View Full Version : Quicken and money management
02-21-2002, 07:39 PM
so, i just got quicken 2002 (basic) today and i'm in the middle of setting it up. it's a complete pain. i'm sure that once i get everything configured and all my data entered it, it won't be that hard to use (granted, it will be much harder than what i currently do: not really manage my money at all), but the setup sucks.
so what do you guys do? tell me your success stories, or alternately, how much you think computerized personal finance programs suck.
edit: i wanted to make this a poll, but forgot to pick the correct option :( but tell your stories anyway.
02-22-2002, 07:17 AM
i use quicken - i like it
it does make keeping track of your $$ much easier.
I can download the past weeks transaction directly from my bank - import them into quicken and see exactly where i'm at.
it does take a lil while to get it set up - but its pretty simple after that.
02-22-2002, 09:23 AM
I have used Quicken religously since about 1994 and can't imagine trying to get along without it. Setting stuff up does take a little time in the beginnig, but like everything else, if you stick with it will pay big dividends.
What seems to work best for me is setting up accounts for bank accounts, credit card accounts and investment accounts. Loans, mortgages, and other asset and long term liability accounts are of less value to me.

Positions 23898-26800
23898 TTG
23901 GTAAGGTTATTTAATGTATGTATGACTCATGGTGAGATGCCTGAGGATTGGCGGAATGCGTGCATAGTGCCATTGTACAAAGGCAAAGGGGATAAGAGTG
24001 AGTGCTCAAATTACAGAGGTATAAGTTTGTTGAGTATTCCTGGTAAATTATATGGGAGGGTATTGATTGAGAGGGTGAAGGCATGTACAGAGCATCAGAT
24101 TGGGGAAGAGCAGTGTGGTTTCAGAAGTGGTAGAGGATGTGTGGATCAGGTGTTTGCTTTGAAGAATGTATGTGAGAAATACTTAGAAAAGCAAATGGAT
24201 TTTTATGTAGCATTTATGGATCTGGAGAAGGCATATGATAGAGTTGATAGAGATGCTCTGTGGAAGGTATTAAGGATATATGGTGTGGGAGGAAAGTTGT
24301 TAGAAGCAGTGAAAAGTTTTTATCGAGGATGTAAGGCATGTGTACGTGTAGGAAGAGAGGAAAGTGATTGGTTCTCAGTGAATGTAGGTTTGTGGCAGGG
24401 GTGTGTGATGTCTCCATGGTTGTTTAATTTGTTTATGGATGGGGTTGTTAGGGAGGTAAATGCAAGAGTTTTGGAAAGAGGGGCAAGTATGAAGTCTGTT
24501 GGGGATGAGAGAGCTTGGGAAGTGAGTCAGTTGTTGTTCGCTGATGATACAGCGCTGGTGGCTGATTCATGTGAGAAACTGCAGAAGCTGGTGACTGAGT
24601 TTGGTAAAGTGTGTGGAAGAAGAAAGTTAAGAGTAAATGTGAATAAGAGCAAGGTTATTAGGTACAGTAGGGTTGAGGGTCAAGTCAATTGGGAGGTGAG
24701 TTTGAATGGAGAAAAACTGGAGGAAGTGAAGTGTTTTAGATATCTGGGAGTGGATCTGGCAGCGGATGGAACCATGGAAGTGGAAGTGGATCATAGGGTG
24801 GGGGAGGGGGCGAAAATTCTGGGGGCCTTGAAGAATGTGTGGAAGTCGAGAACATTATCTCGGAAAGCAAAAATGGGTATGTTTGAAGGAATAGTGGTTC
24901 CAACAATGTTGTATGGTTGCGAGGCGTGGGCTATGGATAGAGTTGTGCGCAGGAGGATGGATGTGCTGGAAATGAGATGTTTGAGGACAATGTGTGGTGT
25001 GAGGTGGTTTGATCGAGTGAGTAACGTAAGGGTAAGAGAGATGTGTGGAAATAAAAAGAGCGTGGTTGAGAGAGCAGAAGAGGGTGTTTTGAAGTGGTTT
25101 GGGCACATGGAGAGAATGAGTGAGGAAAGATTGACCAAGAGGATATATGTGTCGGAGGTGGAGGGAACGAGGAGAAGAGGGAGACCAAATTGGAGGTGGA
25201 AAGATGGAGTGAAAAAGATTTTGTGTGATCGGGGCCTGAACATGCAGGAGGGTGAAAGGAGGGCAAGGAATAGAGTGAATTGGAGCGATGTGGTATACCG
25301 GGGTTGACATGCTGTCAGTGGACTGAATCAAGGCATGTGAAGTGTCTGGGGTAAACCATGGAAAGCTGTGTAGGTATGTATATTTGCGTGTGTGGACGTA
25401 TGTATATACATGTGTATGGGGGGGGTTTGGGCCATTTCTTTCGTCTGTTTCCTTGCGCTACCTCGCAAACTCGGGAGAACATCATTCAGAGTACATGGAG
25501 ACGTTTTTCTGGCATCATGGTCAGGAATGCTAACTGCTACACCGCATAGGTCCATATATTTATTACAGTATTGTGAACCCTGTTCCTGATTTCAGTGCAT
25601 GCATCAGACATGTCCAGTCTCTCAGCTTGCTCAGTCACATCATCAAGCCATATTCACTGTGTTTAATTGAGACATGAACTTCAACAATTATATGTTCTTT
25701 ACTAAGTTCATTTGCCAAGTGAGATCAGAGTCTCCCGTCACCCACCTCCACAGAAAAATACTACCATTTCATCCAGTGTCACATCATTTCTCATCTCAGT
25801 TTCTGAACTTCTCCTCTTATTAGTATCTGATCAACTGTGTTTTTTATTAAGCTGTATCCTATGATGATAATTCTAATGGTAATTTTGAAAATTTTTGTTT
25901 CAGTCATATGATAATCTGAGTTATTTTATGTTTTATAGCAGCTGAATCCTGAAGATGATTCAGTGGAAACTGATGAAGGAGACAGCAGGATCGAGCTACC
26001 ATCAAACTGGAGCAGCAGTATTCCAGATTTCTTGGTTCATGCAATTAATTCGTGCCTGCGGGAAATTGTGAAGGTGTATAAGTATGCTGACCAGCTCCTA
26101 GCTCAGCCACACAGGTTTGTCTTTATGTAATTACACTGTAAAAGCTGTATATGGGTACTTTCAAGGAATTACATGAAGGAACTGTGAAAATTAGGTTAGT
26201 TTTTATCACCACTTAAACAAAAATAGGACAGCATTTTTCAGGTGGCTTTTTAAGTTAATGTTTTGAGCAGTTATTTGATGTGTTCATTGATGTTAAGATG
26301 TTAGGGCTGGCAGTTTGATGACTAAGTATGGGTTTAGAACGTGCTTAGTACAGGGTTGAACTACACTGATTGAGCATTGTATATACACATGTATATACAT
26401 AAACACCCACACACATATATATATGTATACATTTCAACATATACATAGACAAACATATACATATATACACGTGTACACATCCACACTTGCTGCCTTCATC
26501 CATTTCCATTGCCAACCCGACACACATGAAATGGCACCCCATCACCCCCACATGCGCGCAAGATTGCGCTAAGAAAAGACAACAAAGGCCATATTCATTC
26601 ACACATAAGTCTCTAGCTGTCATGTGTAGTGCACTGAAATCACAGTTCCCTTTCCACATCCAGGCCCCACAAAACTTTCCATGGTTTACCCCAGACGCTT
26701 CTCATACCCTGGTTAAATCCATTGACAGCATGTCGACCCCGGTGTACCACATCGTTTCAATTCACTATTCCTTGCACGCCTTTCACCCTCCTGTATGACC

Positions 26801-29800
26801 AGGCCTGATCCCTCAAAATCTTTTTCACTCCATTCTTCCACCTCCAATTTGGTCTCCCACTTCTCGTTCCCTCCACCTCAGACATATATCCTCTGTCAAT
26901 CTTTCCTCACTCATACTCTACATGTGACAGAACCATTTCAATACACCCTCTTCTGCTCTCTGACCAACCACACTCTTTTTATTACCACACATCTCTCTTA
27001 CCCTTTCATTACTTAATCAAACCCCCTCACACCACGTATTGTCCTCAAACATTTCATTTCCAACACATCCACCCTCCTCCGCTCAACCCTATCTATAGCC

The system I use for keeping it current is very simple. Whenever I buy something during the week I try to use my credit card. I get the receipt and keep it in my wallet. At the end of the week or every two weeks I sit down and input the transactions. It only takes about 15 minutes or so. Then when the bills come in it is very easy to reconcile.
The key to Quicken is to keep it up to date. Old financial information will not help you.
02-22-2002, 09:28 AM
I've used Quicken for a long time and I've always found it extremely useful. I keep track of several bank accounts, the value of our cars, home, mortgage, credit cards, retirement accounts, stocks, etc. The reports are highly customizable; you can see how much you spent on groceries from March thru June if you really want to. Many financial institutions which have electronic access also provide your account data in Quicken readable format, which you can use to quickly import your transactions.
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